Farming in the Forests of Florida 2 (D. kaki) are better suited for production and can be grafted onto the rootstock of our naturally occurring persimmon. While the pawpaw (Asimina triloba) will produce well in sunlight, the seedlings require shade for their first couple of years and mature wild pawpaw trees can be found under forest canopies. Likewise, mayhaws (Crataegus aestivalis, C. opaca, and C. rufula), which do well on drier soils with more sun, are naturally found on wet, shady sites. Berries: Blueberries require acidic, organic soils and grow well under pine canopies. Rabbiteye blueberries (Vaccinium ashei) are typically grown in north Florida, and southern highbush (V. corymbosum and V. darrowi hybrid) blueberries are grown south of Ocala. A number of other blueberry and huckleberry species also grow well under pine stands, especially with periodic prescribed burning. Florida producers can capitalize on early season prices by putting their blueberries on the market over a month before the rest of the nation, and U-pick operations are popular near urban areas. Deciduous fruit and nut-bearing species typically require a period of winter dormancy to bear. Check on the chilling requirements for the particular cultivar or species to see what is suitable for your area. Mushrooms: Farmer to chef markets can be developed for herbs, mushrooms and specialty vegetables grown in managed forest settings. Mushroom production under shade can add value to scrap wood and provide additional income for producers. Native edible mushrooms such as chanterelles (Cantharellus spp.) and morels (Morchella spp.) have long been collected. Exotics such as maitake (Grifola frondosa), shiitake (Lentinus edodes) and various oyster mushrooms (Pleurotus spp.) are increasingly cultivated for popular markets. Small forest patches can be cleared for mushrooms like morels that prefer to grow on forest floor litter. Small hardwood logs, less then 15 cm (6 inches) in diameter, from thinning operations are ideal for the family-business scale production of shiitake and other gourmet mushrooms. In south Florida, innovative producers are growing the medicinal rishi mushroom (Gandoderma lucida) on melaleuca (Melaleuca quinquenervia) logs and oyster and other edible mushrooms on sawmill waste. Fungal spores, called spawn, required to start production of edible mushrooms are available from seed catalogues and the World Wide Web. Developing markets is a challenge, though producers who are flexible and can meet seasonal production and labor demands have retained steady markets and in some cases, have developed year round enterprises. Selected Sources for Nuts, Fruits, Berries and Mushrooms: Ames, G., 2001. Persimmon Production. Appropriate Technology Transfer for Rural Areas. http://www.attra.org/attra-pub/persimmon.html. Web site accessed August 26, 2002. Arnold C.E. and T.E. Crocker, 1998. Pecan Production in Florida. Circular 280-D. University of Florida Cooperative Extension Service. http://edis.ifas.ufl.edu/BODY_CV200. Web site accessed August 26, 2002. Blueberry Information Links, http://www.citygardening.net/blueberryinfo/. Web site accessed on August 25, 2002. Crocker, T.E. and J.G. Williamson, 2000. Deciduous Fruit for North Florida. Circular 611. University of Florida Cooperative Extension Service. http://edis.ifas.ufl.edu/BODY_MG211. Web site accessed October 3, 2002. Davies, F.S., 1994. Pruning Blueberries in Florida. Fact Sheet HS 77. University of Florida Cooperative Extension Service. http://edis.ifas.ufl.edu/BODY_MG334. Web site accessed August 26, 2002. Diver, S. and G. Ames, 2000. Sustainable Pecan Production. Appropriate Technology Transfer for Rural Areas. http://www.attra.org/attra-pub/pecan.html. Web site accessed August 26, 2002. Hill, D.B.,1999. Farming Exotic Mushrooms in the Forest. Agroforestry Notes #13. USDA Forest Service, USDA Natural Resources Conservation Service. http://www.unl.edu/nac/afnotes.html. Web site accessed September 18, 2002. Miller, E.P. and T.E. Crocker, 1994. Oriental Persimmons in Florida. SP 101. University of Florida Cooperative Extension Service.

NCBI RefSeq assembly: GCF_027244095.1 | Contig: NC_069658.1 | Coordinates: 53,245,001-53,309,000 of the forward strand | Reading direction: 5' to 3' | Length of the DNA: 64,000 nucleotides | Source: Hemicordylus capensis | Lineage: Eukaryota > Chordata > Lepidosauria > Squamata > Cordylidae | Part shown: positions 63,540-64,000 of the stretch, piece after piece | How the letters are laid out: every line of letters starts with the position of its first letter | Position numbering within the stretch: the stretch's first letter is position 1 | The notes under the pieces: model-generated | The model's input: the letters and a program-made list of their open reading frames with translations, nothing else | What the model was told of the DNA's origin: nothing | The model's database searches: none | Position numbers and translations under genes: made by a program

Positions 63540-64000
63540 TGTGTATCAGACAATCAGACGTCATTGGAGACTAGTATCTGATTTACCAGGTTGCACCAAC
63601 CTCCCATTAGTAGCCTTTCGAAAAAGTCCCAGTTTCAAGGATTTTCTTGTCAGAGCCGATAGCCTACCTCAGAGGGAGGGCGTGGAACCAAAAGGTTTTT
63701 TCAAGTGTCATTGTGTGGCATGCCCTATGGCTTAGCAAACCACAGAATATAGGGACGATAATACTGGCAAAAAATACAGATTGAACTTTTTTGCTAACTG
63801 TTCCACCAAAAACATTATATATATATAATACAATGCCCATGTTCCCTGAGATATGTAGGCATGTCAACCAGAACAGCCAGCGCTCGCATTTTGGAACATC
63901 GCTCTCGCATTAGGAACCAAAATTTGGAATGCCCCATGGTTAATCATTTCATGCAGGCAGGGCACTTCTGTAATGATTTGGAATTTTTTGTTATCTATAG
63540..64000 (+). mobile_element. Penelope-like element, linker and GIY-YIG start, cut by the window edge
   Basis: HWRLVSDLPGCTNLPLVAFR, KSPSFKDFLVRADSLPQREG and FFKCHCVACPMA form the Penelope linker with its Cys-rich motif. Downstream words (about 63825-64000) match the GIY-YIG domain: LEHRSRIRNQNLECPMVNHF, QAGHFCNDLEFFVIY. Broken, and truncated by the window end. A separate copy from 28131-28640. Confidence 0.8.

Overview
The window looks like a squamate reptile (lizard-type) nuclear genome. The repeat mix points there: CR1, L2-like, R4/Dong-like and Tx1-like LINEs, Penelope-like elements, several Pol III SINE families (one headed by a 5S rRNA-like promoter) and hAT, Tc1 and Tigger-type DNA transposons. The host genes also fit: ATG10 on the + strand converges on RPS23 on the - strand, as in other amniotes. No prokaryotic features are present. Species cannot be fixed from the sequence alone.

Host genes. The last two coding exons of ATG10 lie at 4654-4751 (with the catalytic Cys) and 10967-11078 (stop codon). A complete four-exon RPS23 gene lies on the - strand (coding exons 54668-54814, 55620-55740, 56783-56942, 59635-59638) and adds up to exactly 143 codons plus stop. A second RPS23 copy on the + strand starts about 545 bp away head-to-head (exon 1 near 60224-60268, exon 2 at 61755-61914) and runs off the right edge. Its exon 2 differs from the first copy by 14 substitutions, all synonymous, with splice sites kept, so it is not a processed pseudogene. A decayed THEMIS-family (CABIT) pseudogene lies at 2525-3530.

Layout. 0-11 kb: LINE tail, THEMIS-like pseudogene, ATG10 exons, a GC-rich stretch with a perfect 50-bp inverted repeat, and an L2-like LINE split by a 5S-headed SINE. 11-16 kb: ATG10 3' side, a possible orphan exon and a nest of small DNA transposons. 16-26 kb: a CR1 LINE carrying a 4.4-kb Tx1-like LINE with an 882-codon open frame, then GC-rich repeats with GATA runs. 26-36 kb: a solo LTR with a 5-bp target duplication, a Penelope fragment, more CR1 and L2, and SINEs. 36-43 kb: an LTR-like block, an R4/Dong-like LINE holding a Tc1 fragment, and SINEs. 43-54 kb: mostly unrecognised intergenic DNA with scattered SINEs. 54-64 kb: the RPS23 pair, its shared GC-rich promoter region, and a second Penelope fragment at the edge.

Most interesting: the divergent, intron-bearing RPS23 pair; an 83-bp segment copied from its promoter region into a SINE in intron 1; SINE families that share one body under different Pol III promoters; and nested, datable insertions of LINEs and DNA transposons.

Farming in the Forests of Florida 3 http://edis.ifas.ufl.edu/BODY_MG242. Web site accessed August 26, 2002. Payne, J.A. and G.W. Krewer, 1990. Mayhaw: A new fruit crop for the south. Pp. 317-321. In: J. Janick and J.E. Simon (eds.), Advances in New Crops. Timber Press, Portland, OR. http://www.hort.purdue.edu/newcrop/ proceedings1990/v1-317.html. Web site accessed August 28, 2002. Pomper, K., 2002. Pawpaw Information Web Site. Kentucky State Universities Pawpaw Research. http://www.pawpaw.kysu.edu. Web site accessed August 28, 2002. The Florida Mushroom, http://www.flmushroom.com. Web site accessed August 26, 2002. The Mushroom Council, http://www.mushroomcouncil.com. Web site accessed August 26, 2002. Williamson, J. and P. Lyrene, 1997. Florida's Commercial Blueberry Industry. Fact Sheet HS 742. University of Florida Cooperative Extension Service. http://edis.ifas.ufl.edu/BODY_AC031. Web site accessed August 27, 2002. Medicinal Plants and other Botanicals Many shade tolerant medicinal plants grow naturally or were historically cultivated in the forestlands of north-central Florida and the southeast Coastal Plain (See Table). The growing demand for herbal supplements and natural products has led to over-harvesting and decline in natural populations of many species. Cultivation under forest canopies in wild-simulated conditions can produce the supplies needed for these markets as well as maintain the valuable and unique characteristics of the medicinal plants while ensuring the survival of the species. Saw palmetto: There is a strong demand for saw palmetto (Serenoa repens) berries for the treatment of enlarged prostate condition in men. Berry fruiting is related to the length of time since the last fire. In north-central Florida, saw palmetto requires up to four years to regenerate enough energy to begin producing berries again. By early summer healthy plants can produce as many as 500 berries that can be collected from September to October when they ripen and turn black. The berries should then be cleaned and dried in the sun or in a dryer. Besides our medicinal usage, palmetto berries are an important food source for wildlife such as black bears, white-tailed deer, grey foxes, raccoons, opossums and wild turkey. Additionally, the thickets provide nesting and cover for many species. The endangered Florida panther and the Florida Grasshopper Sparrow prefer palmetto thickets for nesting. The flowers are insect pollinated and are an excellent nectar source for honey bees. With increasing urbanization, saw palmetto has become a popular drought tolerant, though extremely flammable, landscaping plant. Consider contacting buyers before beginning production of medicinal plants since many plants must be processed fresh. In addition to appropriate harvesting and processing information, buyers may be able to provide valuable propagation and cultivation techniques. People interested in the production of medicinal plants should be aware that the industry is characterized by fluctuating prices which follow supply and demand. The supply and demand of botanicals is in turn, heavily influenced by the publication of scientific research and reports on specific plants and current trends in alternative medicine and natural products. Selected Sources for Botanicals: Christensen, B.V., 1946. Collection and cultivation of medicinal plants of Florida. Micanopy Publishing Co., Micanopy. Florida Plants Online, http://www.floridaplants.com. Web site accessed November 25, 2002. Foster, S. and J.A. Duke, 2000. A field guide to medicinal plants and herbs: eastern and central North America. Peterson Field Guide. Houghton-Mifflin Co., Boston. The Saw Palmetto Harvesting Company, http://www.sawpalmetto.com. Web site accessed August 26, 2002.